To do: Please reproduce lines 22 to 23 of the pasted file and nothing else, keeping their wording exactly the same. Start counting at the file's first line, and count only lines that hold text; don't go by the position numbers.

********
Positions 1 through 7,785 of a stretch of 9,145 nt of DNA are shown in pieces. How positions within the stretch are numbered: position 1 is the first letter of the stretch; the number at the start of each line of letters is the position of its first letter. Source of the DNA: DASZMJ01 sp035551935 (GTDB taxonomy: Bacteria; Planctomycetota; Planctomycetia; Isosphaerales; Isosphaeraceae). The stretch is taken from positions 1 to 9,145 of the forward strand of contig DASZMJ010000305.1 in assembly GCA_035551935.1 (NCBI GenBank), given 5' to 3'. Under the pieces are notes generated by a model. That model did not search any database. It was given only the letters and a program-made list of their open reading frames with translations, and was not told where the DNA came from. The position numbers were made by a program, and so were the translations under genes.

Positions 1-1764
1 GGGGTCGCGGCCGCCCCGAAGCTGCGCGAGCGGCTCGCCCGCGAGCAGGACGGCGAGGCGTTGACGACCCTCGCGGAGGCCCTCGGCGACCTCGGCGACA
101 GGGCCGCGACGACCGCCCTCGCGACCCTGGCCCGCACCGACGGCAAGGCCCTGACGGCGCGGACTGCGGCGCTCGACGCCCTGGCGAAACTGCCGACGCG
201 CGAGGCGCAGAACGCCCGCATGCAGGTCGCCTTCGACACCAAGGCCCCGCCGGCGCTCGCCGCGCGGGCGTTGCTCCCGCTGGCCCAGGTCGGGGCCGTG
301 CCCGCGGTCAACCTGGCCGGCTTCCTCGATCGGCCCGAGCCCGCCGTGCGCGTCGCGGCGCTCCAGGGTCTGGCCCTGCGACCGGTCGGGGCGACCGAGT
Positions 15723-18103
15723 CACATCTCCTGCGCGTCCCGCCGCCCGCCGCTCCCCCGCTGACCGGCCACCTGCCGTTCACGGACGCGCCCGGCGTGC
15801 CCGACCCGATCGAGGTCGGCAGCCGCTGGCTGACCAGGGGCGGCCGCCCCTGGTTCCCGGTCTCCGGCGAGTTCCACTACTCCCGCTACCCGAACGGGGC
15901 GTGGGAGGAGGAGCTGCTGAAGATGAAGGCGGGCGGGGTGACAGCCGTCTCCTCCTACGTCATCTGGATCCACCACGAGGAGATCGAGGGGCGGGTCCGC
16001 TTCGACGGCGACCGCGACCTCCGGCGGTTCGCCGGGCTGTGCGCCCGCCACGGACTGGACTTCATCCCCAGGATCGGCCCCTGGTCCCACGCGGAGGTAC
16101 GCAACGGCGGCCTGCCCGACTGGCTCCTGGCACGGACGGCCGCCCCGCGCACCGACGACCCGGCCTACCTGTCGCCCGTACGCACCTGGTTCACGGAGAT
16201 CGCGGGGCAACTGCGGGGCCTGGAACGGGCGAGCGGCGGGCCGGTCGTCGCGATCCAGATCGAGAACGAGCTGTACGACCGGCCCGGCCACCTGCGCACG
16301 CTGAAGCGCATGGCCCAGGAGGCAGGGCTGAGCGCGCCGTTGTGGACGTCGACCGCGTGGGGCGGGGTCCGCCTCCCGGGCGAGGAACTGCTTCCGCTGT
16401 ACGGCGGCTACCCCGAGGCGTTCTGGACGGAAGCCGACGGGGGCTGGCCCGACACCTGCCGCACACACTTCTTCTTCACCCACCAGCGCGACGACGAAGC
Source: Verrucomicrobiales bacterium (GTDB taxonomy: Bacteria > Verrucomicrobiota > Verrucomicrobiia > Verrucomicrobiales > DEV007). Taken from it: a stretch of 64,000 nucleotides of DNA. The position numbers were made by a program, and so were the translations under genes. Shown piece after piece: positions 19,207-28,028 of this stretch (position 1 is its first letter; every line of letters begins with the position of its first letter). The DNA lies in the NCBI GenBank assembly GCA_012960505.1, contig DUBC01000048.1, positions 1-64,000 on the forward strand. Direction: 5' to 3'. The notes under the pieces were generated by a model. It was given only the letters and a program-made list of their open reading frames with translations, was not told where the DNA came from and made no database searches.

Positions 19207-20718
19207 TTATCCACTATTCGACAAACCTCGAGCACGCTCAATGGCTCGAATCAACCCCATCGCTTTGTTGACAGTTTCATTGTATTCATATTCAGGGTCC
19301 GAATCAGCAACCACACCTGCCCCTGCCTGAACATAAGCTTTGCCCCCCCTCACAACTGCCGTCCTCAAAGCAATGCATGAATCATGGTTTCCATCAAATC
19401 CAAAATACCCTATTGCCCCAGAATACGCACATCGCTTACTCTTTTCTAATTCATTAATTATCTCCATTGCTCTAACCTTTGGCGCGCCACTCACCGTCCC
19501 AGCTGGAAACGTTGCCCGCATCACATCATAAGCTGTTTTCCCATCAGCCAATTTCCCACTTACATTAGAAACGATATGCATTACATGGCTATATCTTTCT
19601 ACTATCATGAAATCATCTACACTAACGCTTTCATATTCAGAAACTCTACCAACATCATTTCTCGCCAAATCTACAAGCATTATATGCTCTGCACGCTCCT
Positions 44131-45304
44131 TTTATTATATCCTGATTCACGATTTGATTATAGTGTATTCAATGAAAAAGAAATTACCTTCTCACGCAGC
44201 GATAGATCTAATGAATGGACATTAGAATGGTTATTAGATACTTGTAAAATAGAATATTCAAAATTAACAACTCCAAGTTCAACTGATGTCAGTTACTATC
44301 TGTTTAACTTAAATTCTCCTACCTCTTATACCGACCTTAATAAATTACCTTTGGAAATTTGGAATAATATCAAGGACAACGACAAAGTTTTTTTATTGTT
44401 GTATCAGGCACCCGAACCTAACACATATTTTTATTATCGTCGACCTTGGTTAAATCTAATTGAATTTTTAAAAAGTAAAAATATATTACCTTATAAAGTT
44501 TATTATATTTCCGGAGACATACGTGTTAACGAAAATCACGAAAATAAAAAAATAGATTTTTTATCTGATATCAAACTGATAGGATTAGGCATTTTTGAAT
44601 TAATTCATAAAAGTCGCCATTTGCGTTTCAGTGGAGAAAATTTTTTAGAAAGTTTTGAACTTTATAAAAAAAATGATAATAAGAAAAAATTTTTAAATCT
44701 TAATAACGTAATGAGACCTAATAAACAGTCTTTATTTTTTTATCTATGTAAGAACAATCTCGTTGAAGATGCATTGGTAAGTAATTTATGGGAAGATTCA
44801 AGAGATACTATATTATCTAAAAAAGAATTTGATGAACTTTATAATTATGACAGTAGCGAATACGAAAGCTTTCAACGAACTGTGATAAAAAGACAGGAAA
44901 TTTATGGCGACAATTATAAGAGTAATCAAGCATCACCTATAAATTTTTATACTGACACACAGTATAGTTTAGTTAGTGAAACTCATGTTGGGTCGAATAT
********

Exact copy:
19601 ACTATCATGAAATCATCTACACTAACGCTTTCATATTCAGAAACTCTACCAACATCATTTCTCGCCAAATCTACAAGCATTATATGCTCTGCACGCTCCT
Positions 44131-45304